There’s a lot at stake in your marriage after twenty years or more, especially since you have so many shared assets and investments. At this stage in the game, every little bit helps–you’ll have some time post-divorce to rebuild, but a good bit of the retirement planning you’ve done up until this point is going to have to build the foundation for your after-divorce life, too.
Long term marriages present a lot of unique issues. You and your husband have been together for a long time, so now almost everything that you own is marital property. It’s a little more complicated to separate everything. Just think about all your joint assets and liabilities: you own real estate, retirement accounts, furniture, cars, bank accounts, investments, and probably lots more.
Long term marriages are different from short term marriages in lots of ways. Probably the biggest difference we see between short and long term marriage is in the area of spousal support. We’ll talk a little bit about how spousal support works in a long term marriage, but keep in mind that no two divorces are exactly the same, and it’s always a good idea to talk to an attorney to figure out how the law might apply in your specific situation.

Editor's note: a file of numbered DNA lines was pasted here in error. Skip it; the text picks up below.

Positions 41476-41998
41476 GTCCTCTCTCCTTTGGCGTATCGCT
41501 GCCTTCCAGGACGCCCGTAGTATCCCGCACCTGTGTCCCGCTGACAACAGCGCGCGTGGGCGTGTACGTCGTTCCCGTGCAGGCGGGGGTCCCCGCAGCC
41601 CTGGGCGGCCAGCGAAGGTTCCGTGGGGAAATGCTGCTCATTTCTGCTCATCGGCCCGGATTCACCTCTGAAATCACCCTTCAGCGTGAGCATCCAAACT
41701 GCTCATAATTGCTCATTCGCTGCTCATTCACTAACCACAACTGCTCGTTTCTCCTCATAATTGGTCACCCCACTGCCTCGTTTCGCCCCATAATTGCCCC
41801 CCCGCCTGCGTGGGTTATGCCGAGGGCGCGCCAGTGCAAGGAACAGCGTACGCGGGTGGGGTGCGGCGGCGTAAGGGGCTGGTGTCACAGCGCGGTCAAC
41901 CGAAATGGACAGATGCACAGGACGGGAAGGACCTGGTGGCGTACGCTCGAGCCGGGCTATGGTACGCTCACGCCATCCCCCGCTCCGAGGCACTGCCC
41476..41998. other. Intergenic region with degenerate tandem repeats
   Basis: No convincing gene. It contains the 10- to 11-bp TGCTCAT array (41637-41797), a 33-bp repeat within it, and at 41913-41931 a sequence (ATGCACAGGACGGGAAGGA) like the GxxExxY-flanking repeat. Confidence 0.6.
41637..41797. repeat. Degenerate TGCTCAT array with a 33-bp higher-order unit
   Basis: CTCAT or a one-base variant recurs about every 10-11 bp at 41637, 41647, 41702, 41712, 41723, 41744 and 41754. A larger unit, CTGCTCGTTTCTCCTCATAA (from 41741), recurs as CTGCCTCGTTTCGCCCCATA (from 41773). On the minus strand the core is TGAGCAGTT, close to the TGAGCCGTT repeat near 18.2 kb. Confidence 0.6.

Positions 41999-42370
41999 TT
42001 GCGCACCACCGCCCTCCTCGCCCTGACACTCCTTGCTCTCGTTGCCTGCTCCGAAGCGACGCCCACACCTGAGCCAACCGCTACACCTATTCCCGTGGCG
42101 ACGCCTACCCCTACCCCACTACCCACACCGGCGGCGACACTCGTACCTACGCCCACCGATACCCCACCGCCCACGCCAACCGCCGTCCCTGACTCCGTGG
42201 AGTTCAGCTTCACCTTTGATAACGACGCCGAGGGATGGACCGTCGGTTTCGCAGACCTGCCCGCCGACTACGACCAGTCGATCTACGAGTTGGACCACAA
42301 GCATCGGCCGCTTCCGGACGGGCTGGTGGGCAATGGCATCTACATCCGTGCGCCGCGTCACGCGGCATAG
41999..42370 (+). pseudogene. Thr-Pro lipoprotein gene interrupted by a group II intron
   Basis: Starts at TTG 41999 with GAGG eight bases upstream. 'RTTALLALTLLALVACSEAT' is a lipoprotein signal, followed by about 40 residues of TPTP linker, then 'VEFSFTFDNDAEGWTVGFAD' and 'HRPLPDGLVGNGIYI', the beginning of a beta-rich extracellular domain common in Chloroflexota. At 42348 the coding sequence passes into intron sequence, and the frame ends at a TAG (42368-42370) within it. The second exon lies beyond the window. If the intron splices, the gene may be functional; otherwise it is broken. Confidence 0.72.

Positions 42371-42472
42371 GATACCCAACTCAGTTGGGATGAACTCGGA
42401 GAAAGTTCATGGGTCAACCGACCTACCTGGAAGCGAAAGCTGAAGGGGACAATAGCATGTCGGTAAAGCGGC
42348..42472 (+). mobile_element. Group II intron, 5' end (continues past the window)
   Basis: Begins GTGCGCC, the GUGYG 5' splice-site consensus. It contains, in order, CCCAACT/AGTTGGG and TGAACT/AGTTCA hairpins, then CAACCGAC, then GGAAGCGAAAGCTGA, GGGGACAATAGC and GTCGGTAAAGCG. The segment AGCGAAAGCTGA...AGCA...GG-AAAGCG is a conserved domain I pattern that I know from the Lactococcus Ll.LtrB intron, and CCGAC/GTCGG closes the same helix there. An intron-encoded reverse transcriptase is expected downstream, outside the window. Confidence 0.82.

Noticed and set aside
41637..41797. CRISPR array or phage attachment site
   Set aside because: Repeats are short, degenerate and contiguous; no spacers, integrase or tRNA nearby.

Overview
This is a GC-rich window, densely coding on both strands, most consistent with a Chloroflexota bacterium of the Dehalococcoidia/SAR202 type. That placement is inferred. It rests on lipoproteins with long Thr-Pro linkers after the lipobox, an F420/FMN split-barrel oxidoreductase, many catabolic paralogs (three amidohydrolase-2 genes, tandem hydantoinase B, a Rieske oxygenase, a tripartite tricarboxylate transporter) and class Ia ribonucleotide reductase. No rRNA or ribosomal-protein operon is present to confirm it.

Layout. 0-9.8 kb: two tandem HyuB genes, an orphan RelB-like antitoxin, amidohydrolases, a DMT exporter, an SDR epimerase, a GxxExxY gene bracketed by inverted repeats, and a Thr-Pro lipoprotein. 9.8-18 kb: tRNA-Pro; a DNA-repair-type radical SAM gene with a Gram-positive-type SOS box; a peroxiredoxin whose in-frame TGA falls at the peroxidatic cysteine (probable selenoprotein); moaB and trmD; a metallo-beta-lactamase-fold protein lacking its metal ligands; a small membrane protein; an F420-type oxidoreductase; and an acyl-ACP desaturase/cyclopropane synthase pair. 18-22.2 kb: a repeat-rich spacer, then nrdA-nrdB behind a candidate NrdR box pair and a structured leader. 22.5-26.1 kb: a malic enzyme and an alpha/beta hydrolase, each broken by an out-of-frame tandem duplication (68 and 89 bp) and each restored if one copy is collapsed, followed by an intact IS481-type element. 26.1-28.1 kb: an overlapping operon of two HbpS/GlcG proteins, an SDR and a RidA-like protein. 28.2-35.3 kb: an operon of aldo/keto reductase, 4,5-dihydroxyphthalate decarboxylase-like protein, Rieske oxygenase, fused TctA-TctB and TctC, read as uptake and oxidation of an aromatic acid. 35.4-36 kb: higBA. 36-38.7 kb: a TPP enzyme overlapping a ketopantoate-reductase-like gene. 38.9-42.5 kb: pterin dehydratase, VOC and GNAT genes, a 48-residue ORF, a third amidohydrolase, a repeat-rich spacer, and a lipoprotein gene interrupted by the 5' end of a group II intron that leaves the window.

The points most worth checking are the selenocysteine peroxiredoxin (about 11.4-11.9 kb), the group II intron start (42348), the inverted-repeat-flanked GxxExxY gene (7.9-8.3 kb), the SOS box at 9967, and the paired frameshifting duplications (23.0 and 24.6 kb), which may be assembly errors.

To determine whether you’ll receive spousal support, and for how long, you have to look at three things: (1) need and ability to pay, (2) the statutory factors, and (3) the length of marriage. The first two factors, need versus ability to pay and the statutory factors, help determine whether an award of spousal support would be made. The third factor, length of marriage, is the most important, because it determines two things: (1) whether an award of spousal support would be made, and (2) how long spousal support could be received.
The last prong of the test, length of marriage, is the most important. Because your marriage is long term, it does support an award of spousal support (assuming, of course, that the other two prongs of the test have been met).
The length of your marriage matters a lot when it comes to determining how long your award of spousal support should be. Most Virginia judges and lawyers would agree that a long term marriage probably warrants a spousal support award (though, you should note that this is not the law, just a presumption) of between half the length of the marriage to permanent spousal support.
Of course, all divorces are different, and your case may present unique issues that affect spousal support. Because there is so much at stake financially, it’s important that you talk to a licensed Virginia divorce and custody attorney and come up with a custom tailored plan designed to help protect your assets.